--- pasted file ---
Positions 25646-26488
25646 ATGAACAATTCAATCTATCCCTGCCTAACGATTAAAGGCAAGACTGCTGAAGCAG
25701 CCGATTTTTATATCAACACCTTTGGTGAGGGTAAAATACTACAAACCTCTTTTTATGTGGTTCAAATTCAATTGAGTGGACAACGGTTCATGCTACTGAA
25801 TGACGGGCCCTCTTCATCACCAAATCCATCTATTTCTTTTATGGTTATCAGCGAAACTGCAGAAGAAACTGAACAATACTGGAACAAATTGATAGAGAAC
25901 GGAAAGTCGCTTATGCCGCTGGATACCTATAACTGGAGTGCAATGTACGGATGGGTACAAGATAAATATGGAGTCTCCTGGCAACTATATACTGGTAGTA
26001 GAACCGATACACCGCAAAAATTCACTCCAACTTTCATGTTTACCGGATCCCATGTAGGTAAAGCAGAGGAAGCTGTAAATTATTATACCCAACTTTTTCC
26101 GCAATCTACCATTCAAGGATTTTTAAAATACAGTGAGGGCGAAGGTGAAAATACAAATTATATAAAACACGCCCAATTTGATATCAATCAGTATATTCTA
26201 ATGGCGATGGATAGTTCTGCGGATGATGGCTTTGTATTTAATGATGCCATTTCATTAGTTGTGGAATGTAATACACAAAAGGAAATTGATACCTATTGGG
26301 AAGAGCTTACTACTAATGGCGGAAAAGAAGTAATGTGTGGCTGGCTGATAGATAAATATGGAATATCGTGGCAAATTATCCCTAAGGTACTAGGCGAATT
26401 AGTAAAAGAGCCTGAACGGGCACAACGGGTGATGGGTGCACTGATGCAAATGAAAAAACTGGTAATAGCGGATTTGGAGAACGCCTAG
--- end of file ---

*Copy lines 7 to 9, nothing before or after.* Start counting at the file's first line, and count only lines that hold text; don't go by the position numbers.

26101 GCAATCTACCATTCAAGGATTTTTAAAATACAGTGAGGGCGAAGGTGAAAATACAAATTATATAAAACACGCCCAATTTGATATCAATCAGTATATTCTA
26201 ATGGCGATGGATAGTTCTGCGGATGATGGCTTTGTATTTAATGATGCCATTTCATTAGTTGTGGAATGTAATACACAAAAGGAAATTGATACCTATTGGG
26301 AAGAGCTTACTACTAATGGCGGAAAAGAAGTAATGTGTGGCTGGCTGATAGATAAATATGGAATATCGTGGCAAATTATCCCTAAGGTACTAGGCGAATT